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Have I encountered something peculiarly American?

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So.... my band of merry men and women were on camp at Gilwell Park over the weekend. Saturday morning some of them were on air rifle shooting and were instructed by a chap from California. Among his various eccentric ways he had names for all the rifles. All were female because, in his words, they are both beautiful and dangerous!

 

Just curious, is this a truly American thing? We've done shooting before and never encountered named rifles....

 

The rifles were call Elizabeth, Mary, Georgina and Juliette.

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Cows and obviously hurricane were also named only after women, until the Feminist movement made Hurricane Research Center start using male names as well. 

Edited by JasonG172

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For rifles,not common. It would be like having names for hammers or pliers. Cars are another matter. Many of my cars had names - Mean Machine, the BatteredMobile.

 

Davy Crockett called one of his rifles Old Betsy.

 

Old Marines are more likely to know the serial numbers of their issued M-1 or M-14 rifles than their marriage anniversary or wife's birthday.  :D

Edited by RememberSchiff

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So.... my band of merry men and women were on camp at Gilwell Park over the weekend. Saturday morning some of them were on air rifle shooting and were instructed by a chap from California. Among his various eccentric ways he had names for all the rifles. All were female because, in his words, they are both beautiful and dangerous!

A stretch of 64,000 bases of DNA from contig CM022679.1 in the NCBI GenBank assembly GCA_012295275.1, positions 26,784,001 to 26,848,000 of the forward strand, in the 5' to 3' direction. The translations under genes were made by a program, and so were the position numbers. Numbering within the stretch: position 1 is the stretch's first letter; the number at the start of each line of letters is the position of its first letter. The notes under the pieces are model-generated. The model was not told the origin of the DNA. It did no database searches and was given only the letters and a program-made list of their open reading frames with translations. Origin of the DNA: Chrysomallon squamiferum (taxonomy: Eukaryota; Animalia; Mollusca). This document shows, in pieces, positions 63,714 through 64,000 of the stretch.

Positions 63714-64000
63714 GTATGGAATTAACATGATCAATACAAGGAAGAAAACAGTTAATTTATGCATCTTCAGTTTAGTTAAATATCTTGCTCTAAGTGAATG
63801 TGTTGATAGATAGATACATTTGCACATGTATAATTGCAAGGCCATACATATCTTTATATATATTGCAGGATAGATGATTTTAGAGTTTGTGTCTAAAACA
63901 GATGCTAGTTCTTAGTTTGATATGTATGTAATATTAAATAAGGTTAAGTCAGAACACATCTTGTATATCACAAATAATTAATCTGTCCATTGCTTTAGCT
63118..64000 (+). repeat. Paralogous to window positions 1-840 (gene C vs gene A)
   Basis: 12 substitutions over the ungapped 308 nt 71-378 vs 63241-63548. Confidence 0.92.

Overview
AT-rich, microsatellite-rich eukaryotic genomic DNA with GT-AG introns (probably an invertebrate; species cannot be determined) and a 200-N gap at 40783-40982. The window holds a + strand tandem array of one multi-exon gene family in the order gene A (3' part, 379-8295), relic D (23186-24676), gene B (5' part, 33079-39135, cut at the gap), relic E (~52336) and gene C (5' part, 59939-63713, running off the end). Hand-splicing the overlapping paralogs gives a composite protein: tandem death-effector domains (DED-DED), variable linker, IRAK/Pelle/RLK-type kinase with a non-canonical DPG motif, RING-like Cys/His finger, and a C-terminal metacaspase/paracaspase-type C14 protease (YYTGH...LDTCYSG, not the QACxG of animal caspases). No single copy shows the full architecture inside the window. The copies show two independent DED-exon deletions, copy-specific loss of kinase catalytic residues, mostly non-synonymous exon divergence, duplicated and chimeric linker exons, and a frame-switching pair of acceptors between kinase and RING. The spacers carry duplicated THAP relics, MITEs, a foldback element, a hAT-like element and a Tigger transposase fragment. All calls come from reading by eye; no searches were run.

Just curious, is this a truly American thing? We've done shooting before and never encountered named rifles....

 

The rifles were call Elizabeth, Mary, Georgina and Juliette.

 

Your first clue was "chap from California". Those folks are not like the rest of Americans and run a bit differently.  ;)

 

In Texas we don't name our guns, we number them according to where we carry them on our person. #1 is an S&W M&P 45. #2 is a Glock G19. #3 is a Winchester 94. #4 is my Kel-Tec KSG. :D  

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I only named one car in my lifetime.  Well, it named itself.  It was a 1970 Buick and the letter "I: fell off the front of the hood so it was thereafter called "Buck".

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Old Marines are more likely to know the serial numbers of their issued M-1 or M-14 rifles than their marriage anniversary or wife's birthday.  :D

 

 

Very true! My MCJROTC unit also gave our rifles girls' names. While the Marine instructor and cadet officers didn't use the exact language Gunnery Sergeant Hartman uses in Full Metal Jacket, it was similar.

 

 WARNING: Language  

 

 

 

Edited by Eagle94-A1
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Cows and obviously hurricane were also named only after women, until the Feminist movement made Hurricane Research Center start using male names as well. 

 

I hope that cows are still getting female names, since a male wouldn't be a cow.  I also wish that the HRC would stay away from cutesy names. Hurricane Cynthia is way more intimidating than Hurricane Cindy...

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My GPS is "Martha".  A friend of my son's was taking a long road trip with her husband and 3 year old son.  For fun, they selected a different voice for the GPS.  By the end of the trip, the son was speaking with a distinct British accent.  (I know, you don't have an accent...we do!).LOL.  

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So I'll take that as something that happens but not everywhere....